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Crime Scene Investigator Network

Crime Scene Investigator Network Newsletter

APRIL 2013
Welcome to the April 2013 Crime Scene Investigator Network Newsletter

Crime Scenes and Alternate Light Sources

Don Penven

Alternate light sources, a much needed tool for CSIs
Over many decades, visible light sources were used during most searches of crime scenes. Although some forensic investigators would occasionally use ultraviolet (UV Black Light) to examine for crime scene evidence, white light was the mainstay. But in the 1970s the Royal Canadian Mounted Police (RCMP) added a new dimension to forensic examination of physical evidence.

The "Mounties" pioneered the use of argon-ion lasers, but these expensive, cumbersome, bulky machines were impractical for use at crime scenes, so their use was limited to the crime lab.

The birth of alternate light sources
Portable lasers began to appear in the marketplace in the 1980s, but their usefulness was limited to mostly a single color of light. In the 1990s the availability of high intensity incandescent lamps slowly revolutionized alternate light source analysis of physical evidence since these machines, many weighing less than 20 pounds, could provide an intense light beam that could be passed through various filters covering from visible blue, green, yellow and red light. Using these colors enhanced the ability to reveal an abundance of what would otherwise be invisible evidence. But one element is still missing.

What is fluorescence?
Merely shining a blue or other visible color light onto an object in and of itself does not show us much. You see, certain materials possess a property called fluorescence. Fluorescence occurs when light of a certain color and light frequency strikes an object, and the object returns light of a different color and frequency. This fluorescence is much weaker in intensity than the light beam that created it, so to visualize the fluorescence, the crime scene technician must use filtration that blocks the visible light but passes the fluorescence. For example: if the visible light beam is blue light, the filter must be orange in color. This blocks the intense blue light but passes the weak fluorescence. UV light, on the other hand, is invisible, but it produces visible fluorescence from certain objects and substances. No filtration is required to view UV fluorescence, but eye protection in the form of clear glass or plastic lenses is recommended.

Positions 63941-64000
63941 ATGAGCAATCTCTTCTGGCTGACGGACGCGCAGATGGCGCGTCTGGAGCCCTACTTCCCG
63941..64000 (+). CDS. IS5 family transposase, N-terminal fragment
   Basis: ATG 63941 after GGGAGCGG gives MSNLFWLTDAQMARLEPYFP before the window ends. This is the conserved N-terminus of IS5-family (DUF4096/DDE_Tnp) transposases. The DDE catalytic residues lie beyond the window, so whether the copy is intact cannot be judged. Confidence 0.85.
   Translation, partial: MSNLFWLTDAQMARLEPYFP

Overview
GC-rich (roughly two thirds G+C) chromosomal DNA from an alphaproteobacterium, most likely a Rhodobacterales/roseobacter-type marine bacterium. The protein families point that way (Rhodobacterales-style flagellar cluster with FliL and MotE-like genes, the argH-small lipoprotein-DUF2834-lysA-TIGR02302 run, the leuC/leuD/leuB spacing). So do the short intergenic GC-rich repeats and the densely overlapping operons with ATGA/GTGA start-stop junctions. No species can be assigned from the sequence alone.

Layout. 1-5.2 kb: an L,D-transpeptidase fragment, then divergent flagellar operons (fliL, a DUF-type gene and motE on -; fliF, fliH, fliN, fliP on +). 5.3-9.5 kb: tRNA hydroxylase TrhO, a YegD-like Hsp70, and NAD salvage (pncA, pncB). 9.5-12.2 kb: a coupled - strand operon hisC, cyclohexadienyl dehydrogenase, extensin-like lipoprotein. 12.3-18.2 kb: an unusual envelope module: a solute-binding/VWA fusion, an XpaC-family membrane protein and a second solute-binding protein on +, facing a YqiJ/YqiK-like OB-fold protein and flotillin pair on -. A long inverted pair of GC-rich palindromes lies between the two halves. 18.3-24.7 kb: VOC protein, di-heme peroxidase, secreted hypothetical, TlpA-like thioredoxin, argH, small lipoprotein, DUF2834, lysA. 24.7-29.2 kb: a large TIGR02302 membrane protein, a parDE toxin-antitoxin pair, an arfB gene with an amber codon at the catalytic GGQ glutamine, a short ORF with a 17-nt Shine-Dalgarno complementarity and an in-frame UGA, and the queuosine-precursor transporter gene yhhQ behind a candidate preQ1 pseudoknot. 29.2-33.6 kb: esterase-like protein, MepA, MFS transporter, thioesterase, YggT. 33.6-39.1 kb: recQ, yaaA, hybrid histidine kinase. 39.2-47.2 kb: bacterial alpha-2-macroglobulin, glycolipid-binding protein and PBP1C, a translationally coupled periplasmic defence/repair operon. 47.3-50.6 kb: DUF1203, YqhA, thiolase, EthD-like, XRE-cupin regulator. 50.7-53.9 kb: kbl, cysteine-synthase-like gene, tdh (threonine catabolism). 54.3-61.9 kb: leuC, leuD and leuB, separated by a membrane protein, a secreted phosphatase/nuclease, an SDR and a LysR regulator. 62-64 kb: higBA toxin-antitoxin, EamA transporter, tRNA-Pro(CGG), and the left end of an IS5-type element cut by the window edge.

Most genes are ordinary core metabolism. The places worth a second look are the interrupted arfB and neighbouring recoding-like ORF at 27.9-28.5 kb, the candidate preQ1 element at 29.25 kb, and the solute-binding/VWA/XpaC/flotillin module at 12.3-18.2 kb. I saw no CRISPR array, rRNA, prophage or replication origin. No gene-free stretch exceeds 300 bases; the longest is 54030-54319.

Detecting hidden blood stains in crime scenes
If you watch many of the TV "Cop" shows, you will see at some point those working a crime scene using a blue light in search of invisible blood (blood stains that were cleaned up). Shazam! Blue-white stains appear all over the

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*Article submitted by the author

New CSI and Forensic Job Announcements

The most comprehensive listing of Crime Scene Investigation and Forensic
employment opportunities on the internet! We typically have over 200 current listings!

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Forensic Imaging Specialist  |  Texas DPS, Austin
Final Filing Date: April 11, 2013
Salary: $3,408.35 - $3,640.11 per month